No one’s album covers match their music quite like Andy Stott’s. The elegant, black-and-white artwork on all of his records feels like the natural extension of his moody, romantic sound world. There’s something noirish and arcane about his music—it’s bleak, often desolate, but never cold or lifeless. There is a lightness of touch that keeps it from feeling stale. Usually, it’s the vocals of Alison Skidmore — his former piano teacher and longtime collaborator — that prove to be the magic ingredient. They lend a swooning, majestic aura to Stott’s gothic, minutiae-obsessed sound palette. They make it come alive.
On the Manchester-based producer’s latest LP, Never the Right Time, Skidmore’s presence is more felt than on any of Stott’s previous records. Throughout the album, her cooing soprano offsets crackling dub, liminal bass, and slivers of interference. Her voice gives warmth and depth to songs like “Don’t Know How”, with its clicks, cuts, and glitches, or the title track, where the kick drums sound like they’re on the verge of explosion. Frequently, her vocals are so remote they sound suspended in space and time — almost disembodied or happening somewhere above and beyond the music itself.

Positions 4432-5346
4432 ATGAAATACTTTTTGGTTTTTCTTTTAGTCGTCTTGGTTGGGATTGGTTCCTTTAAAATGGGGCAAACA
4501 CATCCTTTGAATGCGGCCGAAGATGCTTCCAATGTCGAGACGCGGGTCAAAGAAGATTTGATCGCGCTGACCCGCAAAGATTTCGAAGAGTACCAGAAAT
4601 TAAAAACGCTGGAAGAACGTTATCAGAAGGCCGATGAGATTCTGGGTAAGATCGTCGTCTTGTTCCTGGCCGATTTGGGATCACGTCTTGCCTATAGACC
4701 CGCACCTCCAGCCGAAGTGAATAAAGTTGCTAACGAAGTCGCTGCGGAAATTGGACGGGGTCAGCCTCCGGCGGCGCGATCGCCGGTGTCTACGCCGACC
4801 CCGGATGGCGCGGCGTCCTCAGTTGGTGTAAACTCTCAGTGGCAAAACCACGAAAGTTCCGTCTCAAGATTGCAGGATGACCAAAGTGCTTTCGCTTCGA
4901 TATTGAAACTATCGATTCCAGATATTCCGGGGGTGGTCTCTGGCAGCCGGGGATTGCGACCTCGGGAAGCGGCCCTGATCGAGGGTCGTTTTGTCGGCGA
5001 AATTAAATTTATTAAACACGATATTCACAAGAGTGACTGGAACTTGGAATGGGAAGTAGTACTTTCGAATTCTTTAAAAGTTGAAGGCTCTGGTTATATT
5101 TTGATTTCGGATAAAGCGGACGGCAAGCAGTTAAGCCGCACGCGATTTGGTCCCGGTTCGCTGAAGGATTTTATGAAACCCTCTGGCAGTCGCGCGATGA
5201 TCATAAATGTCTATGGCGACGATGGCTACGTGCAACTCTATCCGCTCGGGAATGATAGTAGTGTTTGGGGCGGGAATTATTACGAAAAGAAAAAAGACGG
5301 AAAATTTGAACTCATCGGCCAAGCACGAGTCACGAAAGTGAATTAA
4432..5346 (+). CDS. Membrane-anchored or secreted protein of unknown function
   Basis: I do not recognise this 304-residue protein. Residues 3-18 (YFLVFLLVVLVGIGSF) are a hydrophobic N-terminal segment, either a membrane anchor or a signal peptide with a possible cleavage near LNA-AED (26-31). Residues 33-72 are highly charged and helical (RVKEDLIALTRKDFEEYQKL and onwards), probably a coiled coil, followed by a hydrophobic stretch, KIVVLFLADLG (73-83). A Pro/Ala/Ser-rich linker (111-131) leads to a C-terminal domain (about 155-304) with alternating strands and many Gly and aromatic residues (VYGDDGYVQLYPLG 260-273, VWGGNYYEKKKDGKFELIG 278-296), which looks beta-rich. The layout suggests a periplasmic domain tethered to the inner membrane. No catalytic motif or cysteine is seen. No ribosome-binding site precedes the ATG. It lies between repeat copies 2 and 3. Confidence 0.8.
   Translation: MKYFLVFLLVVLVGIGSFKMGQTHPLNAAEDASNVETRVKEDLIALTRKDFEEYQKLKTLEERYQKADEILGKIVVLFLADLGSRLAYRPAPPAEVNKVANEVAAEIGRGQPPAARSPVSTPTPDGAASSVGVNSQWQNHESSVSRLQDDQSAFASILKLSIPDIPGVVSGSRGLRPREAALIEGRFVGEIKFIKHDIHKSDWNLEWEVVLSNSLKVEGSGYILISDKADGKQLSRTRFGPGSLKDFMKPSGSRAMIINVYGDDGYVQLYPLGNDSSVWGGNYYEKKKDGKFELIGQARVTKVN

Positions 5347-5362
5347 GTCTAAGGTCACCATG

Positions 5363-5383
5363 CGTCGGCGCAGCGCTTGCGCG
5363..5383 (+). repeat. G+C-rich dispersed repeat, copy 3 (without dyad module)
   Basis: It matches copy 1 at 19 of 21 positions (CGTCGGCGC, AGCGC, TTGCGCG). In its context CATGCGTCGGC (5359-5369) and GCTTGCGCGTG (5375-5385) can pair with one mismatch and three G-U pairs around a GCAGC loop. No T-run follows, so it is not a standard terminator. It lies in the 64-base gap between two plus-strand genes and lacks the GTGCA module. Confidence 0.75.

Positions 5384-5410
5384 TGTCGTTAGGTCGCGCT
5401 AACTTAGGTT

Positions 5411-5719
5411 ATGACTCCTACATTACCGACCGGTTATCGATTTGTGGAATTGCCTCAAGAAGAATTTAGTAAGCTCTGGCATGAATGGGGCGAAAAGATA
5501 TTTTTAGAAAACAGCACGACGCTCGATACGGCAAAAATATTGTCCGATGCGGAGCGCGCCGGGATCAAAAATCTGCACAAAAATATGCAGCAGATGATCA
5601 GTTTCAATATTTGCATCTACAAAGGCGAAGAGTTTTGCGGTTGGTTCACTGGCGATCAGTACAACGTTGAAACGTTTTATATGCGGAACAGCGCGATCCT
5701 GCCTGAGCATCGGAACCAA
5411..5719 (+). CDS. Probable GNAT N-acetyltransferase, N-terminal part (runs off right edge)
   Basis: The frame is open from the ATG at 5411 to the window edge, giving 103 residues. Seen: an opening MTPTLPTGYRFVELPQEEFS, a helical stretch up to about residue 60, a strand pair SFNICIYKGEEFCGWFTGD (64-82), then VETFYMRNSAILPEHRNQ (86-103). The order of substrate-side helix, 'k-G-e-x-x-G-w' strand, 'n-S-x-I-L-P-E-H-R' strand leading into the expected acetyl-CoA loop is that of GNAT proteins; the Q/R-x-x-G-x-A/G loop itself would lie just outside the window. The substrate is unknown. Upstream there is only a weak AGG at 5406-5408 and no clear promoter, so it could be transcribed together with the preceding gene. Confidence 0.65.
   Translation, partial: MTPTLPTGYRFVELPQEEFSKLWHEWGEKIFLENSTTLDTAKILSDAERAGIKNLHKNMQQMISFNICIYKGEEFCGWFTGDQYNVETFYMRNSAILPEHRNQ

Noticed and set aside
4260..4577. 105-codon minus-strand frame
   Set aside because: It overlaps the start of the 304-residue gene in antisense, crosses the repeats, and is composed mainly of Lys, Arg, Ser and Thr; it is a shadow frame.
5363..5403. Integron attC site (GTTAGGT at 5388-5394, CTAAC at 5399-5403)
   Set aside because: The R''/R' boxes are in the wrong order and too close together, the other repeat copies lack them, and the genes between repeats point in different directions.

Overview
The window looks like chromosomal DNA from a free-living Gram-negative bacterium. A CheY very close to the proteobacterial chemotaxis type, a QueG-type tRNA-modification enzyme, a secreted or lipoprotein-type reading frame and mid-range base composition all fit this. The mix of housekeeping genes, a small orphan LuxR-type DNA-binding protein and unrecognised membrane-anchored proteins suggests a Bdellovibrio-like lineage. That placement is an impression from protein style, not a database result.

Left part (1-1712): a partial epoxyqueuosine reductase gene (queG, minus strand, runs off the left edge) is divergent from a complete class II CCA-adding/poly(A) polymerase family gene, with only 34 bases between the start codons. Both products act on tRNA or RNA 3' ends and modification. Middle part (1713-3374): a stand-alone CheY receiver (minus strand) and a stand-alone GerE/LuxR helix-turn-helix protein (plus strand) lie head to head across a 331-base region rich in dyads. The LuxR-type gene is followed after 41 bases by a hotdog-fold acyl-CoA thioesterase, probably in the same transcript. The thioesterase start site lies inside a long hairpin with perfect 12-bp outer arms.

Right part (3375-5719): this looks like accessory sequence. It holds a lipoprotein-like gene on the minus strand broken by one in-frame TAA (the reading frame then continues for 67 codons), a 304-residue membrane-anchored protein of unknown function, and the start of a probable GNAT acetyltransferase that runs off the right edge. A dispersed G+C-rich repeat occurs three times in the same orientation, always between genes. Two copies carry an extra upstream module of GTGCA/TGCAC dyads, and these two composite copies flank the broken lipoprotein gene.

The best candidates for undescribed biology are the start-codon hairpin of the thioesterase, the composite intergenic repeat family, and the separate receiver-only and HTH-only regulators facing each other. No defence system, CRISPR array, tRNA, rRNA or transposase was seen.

As for Stott, he continues to go harder, faster, and grimmer. Never the Right Time takes the damaged beats and washed-out dub of 2019’s It Should Be Us to even darker places. This is an LP of chopped-and-screwed techno and bass-heavy ballast. Take the deconstructed club of “Answers”, where Stott hits us with manic, off-kilter kick drums and a throbbing sub-bass groove. This isn’t techno—it’s the sound of tectonic plates shifting. It’s like a Demdike Stare track gone hopelessly awry and in a good way. A similar thing happens on “Repetitive Strain”, where quick bursts of manic percussion give way to scintillating arpeggios. The drums have a delayed, stuttering rhythm on both of these tracks, twisting the song structures into knots and disorienting all sense of time.
That’s not to say Never the Right Time is all chopped-and-screwed bombast, though. The beautifully understated “Dove Stone” offers a much-needed comedown from “Answers”, with its liquid keyboards and mournful ambience. And the closer, “Hard to Tell”, is perhaps the most elegant piece on the record. It pairs muted drums and spindly guitar flecks with faint traces of Skidmore’s soprano. Moments like this break new ground for Stott, whose last few albums have seen him plunge deeper and deeper into glitchy obscurantism. The guitar, in particular, is a welcome addition, giving several of the tracks here a more laidback, organic vibe. It’s almost like he’s recording it all live, peeling the back the layers of interference and baring the music’s heart and soul.
Like the best Andy Stott albums, such as Luxury Problems and Too Many Voices, even the glitchiest and most disorienting moments here are tinged with a somber, romantic hue. Just like the greyscale album art, with its shadowy contours and gulls borne aloft, Never the Right Time is bleak, but not unforgivingly so. Stott’s latest may be the most inviting record in his catalogue, perhaps even an entry point into his funereal sound-world. It’s also one of his best.